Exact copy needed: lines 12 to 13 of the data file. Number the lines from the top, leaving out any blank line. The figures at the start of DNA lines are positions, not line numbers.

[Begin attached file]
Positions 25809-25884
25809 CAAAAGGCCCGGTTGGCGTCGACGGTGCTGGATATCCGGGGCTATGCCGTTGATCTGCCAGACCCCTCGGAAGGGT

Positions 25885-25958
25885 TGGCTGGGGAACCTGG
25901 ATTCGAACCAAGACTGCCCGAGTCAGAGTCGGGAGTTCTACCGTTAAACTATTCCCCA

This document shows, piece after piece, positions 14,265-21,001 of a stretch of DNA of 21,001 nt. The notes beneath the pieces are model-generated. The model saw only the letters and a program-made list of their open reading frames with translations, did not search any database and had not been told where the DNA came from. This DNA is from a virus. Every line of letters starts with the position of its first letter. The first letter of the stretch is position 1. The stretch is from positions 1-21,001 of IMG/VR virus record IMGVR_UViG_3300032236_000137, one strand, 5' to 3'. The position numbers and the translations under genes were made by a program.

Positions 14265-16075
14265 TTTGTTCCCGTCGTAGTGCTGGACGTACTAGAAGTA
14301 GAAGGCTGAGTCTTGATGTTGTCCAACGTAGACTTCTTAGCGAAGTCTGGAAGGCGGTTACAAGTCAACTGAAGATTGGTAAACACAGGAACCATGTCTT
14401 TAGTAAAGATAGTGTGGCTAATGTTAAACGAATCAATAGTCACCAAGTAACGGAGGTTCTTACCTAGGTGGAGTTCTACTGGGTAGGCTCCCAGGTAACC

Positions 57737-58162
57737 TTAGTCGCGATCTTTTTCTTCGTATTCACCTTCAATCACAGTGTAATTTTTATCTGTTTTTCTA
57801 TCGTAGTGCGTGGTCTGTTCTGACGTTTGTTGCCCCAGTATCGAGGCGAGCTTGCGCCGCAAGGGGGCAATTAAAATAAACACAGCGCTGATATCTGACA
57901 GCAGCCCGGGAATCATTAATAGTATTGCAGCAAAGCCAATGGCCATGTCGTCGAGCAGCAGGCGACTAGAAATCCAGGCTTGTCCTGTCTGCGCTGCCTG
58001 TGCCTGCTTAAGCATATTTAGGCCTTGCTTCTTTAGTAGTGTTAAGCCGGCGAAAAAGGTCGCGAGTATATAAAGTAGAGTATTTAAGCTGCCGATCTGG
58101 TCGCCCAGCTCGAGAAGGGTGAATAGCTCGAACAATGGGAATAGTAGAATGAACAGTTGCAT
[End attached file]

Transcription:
57737 TTAGTCGCGATCTTTTTCTTCGTATTCACCTTCAATCACAGTGTAATTTTTATCTGTTTTTCTA
57801 TCGTAGTGCGTGGTCTGTTCTGACGTTTGTTGCCCCAGTATCGAGGCGAGCTTGCGCCGCAAGGGGGCAATTAAAATAAACACAGCGCTGATATCTGACA